The corporate earnings season is coming round again but the overall picture is not expected to be pretty.
Headwinds from a slew of weak Singapore economic data, slowing Chinese and global growth and uncertainty over the US Federal Reserve interest rate hike are expected to weigh heavily on upcoming third-quarter results, analysts say.
Some preliminary clues as to how Singapore Inc has performed may be gleaned from this week's release of the Monetary Authority of Singapore's (MAS) semi-annual monetary policy decision and advance estimates of Singapore's third-quarter economic data.
Pointing to worrying signs for manufacturing companies, Citigroup economist Kit Wei Zheng noted that a manufacturing recession is "likely inevitable, with July- August industrial production levels showing a sequential contraction for the second straight quarter".
"We do not expect a major turnaround in September, given continued signs of distress in recent newsflow on plant closures and receiverships in the petrochemicals and food manufacturing sectors. Construction also likely contracted sequentially as July-August progress payments were 1.5 per cent below the second quarter's. That said, manufacturing and construction alone do not paint the entire growth picture as they are only about 18 per cent and 4.8 per cent of GDP respectively," Mr Kit said.
"A third-quarter technical recession may be avoided on growth in services, and 2015 growth should not be significantly lower than MAS' implicit 2.5 per cent forecast in April. That said, we note that improvement in third-quarter trading activities may not be sustained," he added.
Local banks are expected to post good earnings growth despite the current environment of slower economic growth due to expanding net interest margins, Nomura Global Markets Research analysts Jaj Singh and Manjith Nair said.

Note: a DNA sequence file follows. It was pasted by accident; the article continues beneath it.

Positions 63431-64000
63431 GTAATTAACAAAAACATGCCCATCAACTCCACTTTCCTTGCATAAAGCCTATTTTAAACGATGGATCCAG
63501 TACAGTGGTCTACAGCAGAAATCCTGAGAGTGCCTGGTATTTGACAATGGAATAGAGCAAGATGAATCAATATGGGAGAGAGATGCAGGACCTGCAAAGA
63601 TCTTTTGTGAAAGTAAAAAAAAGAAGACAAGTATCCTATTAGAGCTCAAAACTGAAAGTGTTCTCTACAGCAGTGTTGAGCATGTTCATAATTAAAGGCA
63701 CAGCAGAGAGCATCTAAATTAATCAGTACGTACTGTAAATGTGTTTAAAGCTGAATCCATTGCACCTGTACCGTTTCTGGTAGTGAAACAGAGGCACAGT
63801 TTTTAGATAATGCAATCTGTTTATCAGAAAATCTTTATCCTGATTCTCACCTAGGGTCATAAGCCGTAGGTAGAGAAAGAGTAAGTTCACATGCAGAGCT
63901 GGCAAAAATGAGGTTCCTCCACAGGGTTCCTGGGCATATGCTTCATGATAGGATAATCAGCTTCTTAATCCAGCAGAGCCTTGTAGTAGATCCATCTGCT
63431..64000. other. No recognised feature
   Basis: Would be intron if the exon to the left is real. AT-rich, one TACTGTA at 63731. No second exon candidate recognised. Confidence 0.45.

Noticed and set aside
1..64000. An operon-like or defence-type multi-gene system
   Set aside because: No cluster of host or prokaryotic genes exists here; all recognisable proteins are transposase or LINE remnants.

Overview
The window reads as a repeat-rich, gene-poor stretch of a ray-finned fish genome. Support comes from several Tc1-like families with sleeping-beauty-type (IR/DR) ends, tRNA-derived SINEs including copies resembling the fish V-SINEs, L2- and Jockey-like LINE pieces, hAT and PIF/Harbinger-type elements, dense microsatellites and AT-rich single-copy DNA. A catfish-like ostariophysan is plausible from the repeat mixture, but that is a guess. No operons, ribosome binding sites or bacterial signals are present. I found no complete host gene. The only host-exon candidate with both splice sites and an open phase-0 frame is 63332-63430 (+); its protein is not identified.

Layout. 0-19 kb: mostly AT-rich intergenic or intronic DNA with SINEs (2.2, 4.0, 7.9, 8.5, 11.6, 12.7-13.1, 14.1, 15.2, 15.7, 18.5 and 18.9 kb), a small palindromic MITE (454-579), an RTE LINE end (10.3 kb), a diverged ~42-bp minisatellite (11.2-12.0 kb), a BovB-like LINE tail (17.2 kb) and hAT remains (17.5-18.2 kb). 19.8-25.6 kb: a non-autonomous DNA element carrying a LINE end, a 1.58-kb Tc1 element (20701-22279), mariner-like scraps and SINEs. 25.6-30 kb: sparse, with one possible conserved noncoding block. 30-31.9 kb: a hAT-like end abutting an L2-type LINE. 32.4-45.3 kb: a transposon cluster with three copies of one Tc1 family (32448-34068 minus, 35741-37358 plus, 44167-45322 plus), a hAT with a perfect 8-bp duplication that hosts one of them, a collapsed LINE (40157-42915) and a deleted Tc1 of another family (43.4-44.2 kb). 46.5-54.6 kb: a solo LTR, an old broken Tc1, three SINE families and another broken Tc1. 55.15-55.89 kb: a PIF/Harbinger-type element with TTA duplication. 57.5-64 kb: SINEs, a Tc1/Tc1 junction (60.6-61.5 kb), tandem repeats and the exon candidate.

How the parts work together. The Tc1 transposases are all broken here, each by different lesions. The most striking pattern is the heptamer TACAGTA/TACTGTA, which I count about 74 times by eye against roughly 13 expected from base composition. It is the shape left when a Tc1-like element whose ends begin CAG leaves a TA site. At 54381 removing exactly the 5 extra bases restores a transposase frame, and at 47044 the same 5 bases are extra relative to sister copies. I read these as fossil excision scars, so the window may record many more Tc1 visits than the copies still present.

"We continue to like Singapore banks because of their strong balance sheets, sustainable dividends, and benefits from rising interest rates position them to withstand current headwinds," they said.
"We expect Singapore banks to enjoy strong operating leverage over the next three years as their assets get repriced faster and in a bigger magnitude, compared to their liabilities. This could, however, come under threat if their cost of funding starts to rise significantly either because of competition from foreign banks, or as their current and savings account deposits start to migrate towards more expensive time deposits."
The telecommunications sector is expected to "possess defensive strength" during recessions, UOB KayHian analyst Jonathan Koh said.
"Telcos recorded positive net additions and post-paid mobile subscribers increased on a year-on- year basis during the global financial crisis. However, post-paid average revenue per user declined 5 per cent to 15 per cent year on year due to lower contributions from roaming as a result of cutbacks on travelling for both business and leisure," he added.
Property developers' earnings will likely continue to be under pressure due to tepid sales and cooling measures. No respite is in sight, with the Government rejecting developers' appeal to extend project completion deadlines, Maybank Kim Eng analyst Derrick Heng said.
"Given a challenging market, development risks could increase as they approach their project deadline of five years... We expect further downward pressure on home prices, with the biggest downside for the mass market.
"We believe that this would set the stage for a lifting of property cooling measures in 2016. While a change in measures may not necessarily arrest home-price declines, we believe it could trigger a rebound in sales volume, removing a key overhang for developers," he said.
Meanwhile, third-quarter earnings of the oil and gas industry are expected to continue to be weak, with the operating environment still a challenge as global oversupply weighs on oil prices. Looking forward, analysts see major oil companies reducing their spending on exploration and development, and shifting their focus to extraction and production-related activities.
Signalling challenges in the sector, some of OCBC's oil and gas exposure, which is mainly to oil supply vessels and oil rigs, are being classified as non-performing loans because its clients are renegotiating to lower charter rates, and asking for the loans to be restructured, said Nomura's Mr Singh.